Mercantile Bank's (MBWM) CEO Michael Price on Q2 2014 Results - Earnings Call Transcript

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 |  About: Mercantile Bank Corporation (MBWM)
by: SA Transcripts

Mercantile Bank Corporation (NASDAQ:MBWM)

Q2 2014 Earnings Conference Call

July 22, 2014, 10:00 AM ET

Executives

Robert Burton - Investor Relations, Lambert Edwards

Thomas Sullivan - Chairman, Board of Directors

Michael Price - President and Chief Executive Officer

Robert Kaminski - Executive Vice President, Chief Operating Officer and Secretary

Charles Christmas - Senior Vice President, Chief Financial Officer and Treasurer

Samuel Stone - Executive Vice President, Corporate Finance and Strategic Planning

Analysts

Damon DelMonte - KBW

John Rodis - FIG Partners

Daniel Cardenas - Raymond James

Stephen Geyen - D.A. Davidson

Operator

Good day, and welcome to the Mercantile Bank Corporation's second quarter 2014 earnings results conference call. (Operator Instructions) I would now like to turn the conference over to Mr. Robert Burton with Lambert, Edwards' investor relations. Please go ahead, sir.

Robert Burton

Thank you, Betty. Good morning, everyone, and thank you for joining Mercantile Bank Corporation's conference call and webcast to discuss the company's financial results for the second quarter of 2014.

I am Bob Burton with Lambert, Edwards, Mercantile's Investor Relations firm, and joining me are members of their management team, including Tom Sullivan, Chairman; Michael Price, President and Chief Executive Officer; Robert Kaminski, Executive Vice President and Chief Operating Officer; Chuck Christmas, Senior Vice President and Chief Financial Officer; and Sam Stone, Executive Vice President.

We will begin the call with management's prepared remarks and then open the call up to questions. However, before we begin today's call, it is my responsibility to inform you that this call may involve certain forward-looking statements, such as projections of revenue, earnings and capital structure as well as statements on the plans and objectives of the company's business.

The company's actual results could differ materially from any forward-looking statements made today, due to the important factors described in the company's latest Securities and Exchange Commission filings. The company assumes no obligation to update any forward-looking statements made during the call.

If anyone does not already have a copy of the press release issued by Mercantile today, you can access it at the company's website, www.mercbank.com.

At this time, I would like to turn the call over to Mercantile's Chairman, Tom Sullivan. Tom?

Thomas Sullivan

Good morning, and welcome to our conference call reviewing second quarter results. Before I turn it over to Mike, I just wanted to take a moment to review the status of the merger of Firstbank Corporation into Mercantile Bank Corporation.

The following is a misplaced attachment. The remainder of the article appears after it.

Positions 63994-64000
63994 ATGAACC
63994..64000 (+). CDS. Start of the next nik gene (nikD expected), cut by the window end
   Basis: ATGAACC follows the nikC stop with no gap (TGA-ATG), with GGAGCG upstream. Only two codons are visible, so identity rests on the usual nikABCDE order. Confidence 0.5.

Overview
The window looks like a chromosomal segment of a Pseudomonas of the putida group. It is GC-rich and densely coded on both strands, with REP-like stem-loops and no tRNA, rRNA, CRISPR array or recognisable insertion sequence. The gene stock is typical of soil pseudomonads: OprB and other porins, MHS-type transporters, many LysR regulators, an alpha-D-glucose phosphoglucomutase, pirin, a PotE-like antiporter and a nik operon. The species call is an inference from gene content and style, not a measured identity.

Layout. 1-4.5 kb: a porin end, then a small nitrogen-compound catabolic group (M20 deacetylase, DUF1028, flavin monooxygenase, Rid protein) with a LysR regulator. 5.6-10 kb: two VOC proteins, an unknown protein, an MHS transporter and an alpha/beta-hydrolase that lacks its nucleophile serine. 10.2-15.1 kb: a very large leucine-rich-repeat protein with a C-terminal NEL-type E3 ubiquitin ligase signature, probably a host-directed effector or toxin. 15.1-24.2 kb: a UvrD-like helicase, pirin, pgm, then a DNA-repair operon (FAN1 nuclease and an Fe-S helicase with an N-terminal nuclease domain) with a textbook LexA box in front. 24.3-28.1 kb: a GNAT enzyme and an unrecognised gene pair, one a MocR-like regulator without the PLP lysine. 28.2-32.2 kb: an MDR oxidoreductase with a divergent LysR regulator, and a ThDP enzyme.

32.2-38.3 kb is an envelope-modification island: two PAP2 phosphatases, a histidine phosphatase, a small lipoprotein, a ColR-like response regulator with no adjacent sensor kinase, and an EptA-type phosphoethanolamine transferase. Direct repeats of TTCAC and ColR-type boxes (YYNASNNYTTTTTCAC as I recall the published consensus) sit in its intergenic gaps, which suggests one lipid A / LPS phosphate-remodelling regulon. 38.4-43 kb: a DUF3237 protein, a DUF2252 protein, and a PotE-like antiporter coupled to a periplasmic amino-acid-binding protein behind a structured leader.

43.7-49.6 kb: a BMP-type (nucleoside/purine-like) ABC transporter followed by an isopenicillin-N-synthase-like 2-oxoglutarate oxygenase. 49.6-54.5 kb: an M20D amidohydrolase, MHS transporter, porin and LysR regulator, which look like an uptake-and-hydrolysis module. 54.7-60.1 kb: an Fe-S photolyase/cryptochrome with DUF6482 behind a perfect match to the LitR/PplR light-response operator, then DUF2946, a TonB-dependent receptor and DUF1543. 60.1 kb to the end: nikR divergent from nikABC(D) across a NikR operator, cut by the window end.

We completed the merger of the holding companies on June 1, and completed the consolidation of the three bank charters on June 30. I am pleased to report that we successfully completed our systems conversion earlier this month, and that we are now operating the entire bank as Mercantile Bank of Michigan.

While we did experience some delay, receiving regulatory approval, the additional time helped us to prepare for a seamless combination. We want to thank all of our staff members, who have worked tirelessly to assure that our systems conversion was virtually flawless. We now look to the future, building on the strength of two fine companies and to establishing the new Mercantile, as Michigan's community bank.

Now, I would like to turn the call over to Mike Price, President and Chief Executive Officer of Mercantile Bank Corporation. Mike?

Michael Price

Thank you, Tom. Good morning, everyone, and thank you for joining us to discuss our second quarter 2014 results for Mercantile Bank Corporation. On the call today, CFO, Chuck Christmas will provide details on our financial results; followed by Chief Operating Officer, Bob Kaminski, with his comments regarding asset quality and other operational successes for the quarter. EVP, Sam Stone, is also on the call with us today.

Of course, as Tom mentioned, the overarching event is the long anticipated completion of the merger between Mercantile and Firstbank and the progress being made today in integrating the two companies. As Tom mentioned, the transition is going exceptionally well, and while there remains work to be done, we are very pleased with the progress to date.

As Chuck and Bob will discuss, the timing of the merger at June 1 means that one month of combined result is included in our second quarter report, along with approximately $3.5 million in merger-related cost for the quarter. We look forward to the next few quarters, as these one-time events expire and the full benefits of the combined company emerge.